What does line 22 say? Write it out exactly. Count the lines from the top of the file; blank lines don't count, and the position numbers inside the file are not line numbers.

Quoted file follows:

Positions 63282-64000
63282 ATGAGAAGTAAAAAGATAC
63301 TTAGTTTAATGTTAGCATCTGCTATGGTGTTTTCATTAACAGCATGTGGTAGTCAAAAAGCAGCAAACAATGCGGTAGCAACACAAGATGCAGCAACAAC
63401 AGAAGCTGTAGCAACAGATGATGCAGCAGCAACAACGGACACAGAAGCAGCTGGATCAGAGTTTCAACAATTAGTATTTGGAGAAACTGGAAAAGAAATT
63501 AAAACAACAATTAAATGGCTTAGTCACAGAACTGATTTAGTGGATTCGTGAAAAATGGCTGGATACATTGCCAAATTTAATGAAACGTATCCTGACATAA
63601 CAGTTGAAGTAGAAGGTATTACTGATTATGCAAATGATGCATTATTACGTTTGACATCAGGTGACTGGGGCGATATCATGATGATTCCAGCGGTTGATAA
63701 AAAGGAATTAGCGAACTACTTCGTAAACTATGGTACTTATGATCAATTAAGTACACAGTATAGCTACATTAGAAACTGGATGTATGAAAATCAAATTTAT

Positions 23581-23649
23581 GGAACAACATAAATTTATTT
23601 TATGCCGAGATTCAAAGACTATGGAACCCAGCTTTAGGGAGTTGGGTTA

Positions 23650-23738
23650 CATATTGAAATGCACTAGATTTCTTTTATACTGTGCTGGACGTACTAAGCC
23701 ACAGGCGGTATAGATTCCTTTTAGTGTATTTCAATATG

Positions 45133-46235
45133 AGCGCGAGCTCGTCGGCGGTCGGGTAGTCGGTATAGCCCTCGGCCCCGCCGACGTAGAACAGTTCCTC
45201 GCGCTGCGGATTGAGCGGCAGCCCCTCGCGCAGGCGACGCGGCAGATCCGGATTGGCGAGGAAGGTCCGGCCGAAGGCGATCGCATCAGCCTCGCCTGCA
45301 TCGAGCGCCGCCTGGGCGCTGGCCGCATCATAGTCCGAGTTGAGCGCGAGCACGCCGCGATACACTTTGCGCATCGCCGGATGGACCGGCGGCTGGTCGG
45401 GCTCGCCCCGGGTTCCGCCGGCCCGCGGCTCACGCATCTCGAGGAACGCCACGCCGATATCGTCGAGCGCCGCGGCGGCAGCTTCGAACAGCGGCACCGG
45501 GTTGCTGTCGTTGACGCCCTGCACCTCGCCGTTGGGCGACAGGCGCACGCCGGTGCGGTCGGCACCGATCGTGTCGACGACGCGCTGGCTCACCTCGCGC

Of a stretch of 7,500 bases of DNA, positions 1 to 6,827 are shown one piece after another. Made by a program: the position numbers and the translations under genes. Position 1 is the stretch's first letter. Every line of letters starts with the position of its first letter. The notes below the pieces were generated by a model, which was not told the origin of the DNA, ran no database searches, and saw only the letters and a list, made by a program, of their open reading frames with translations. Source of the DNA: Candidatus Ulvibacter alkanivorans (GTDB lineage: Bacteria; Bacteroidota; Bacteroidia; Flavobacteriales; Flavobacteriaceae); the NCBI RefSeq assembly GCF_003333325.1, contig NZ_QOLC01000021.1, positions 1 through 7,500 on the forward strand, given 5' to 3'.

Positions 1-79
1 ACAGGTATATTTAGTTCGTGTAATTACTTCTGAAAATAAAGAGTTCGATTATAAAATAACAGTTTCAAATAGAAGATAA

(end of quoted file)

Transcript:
1 ACAGGTATATTTAGTTCGTGTAATTACTTCTGAAAATAAAGAGTTCGATTATAAAATAACAGTTTCAAATAGAAGATAA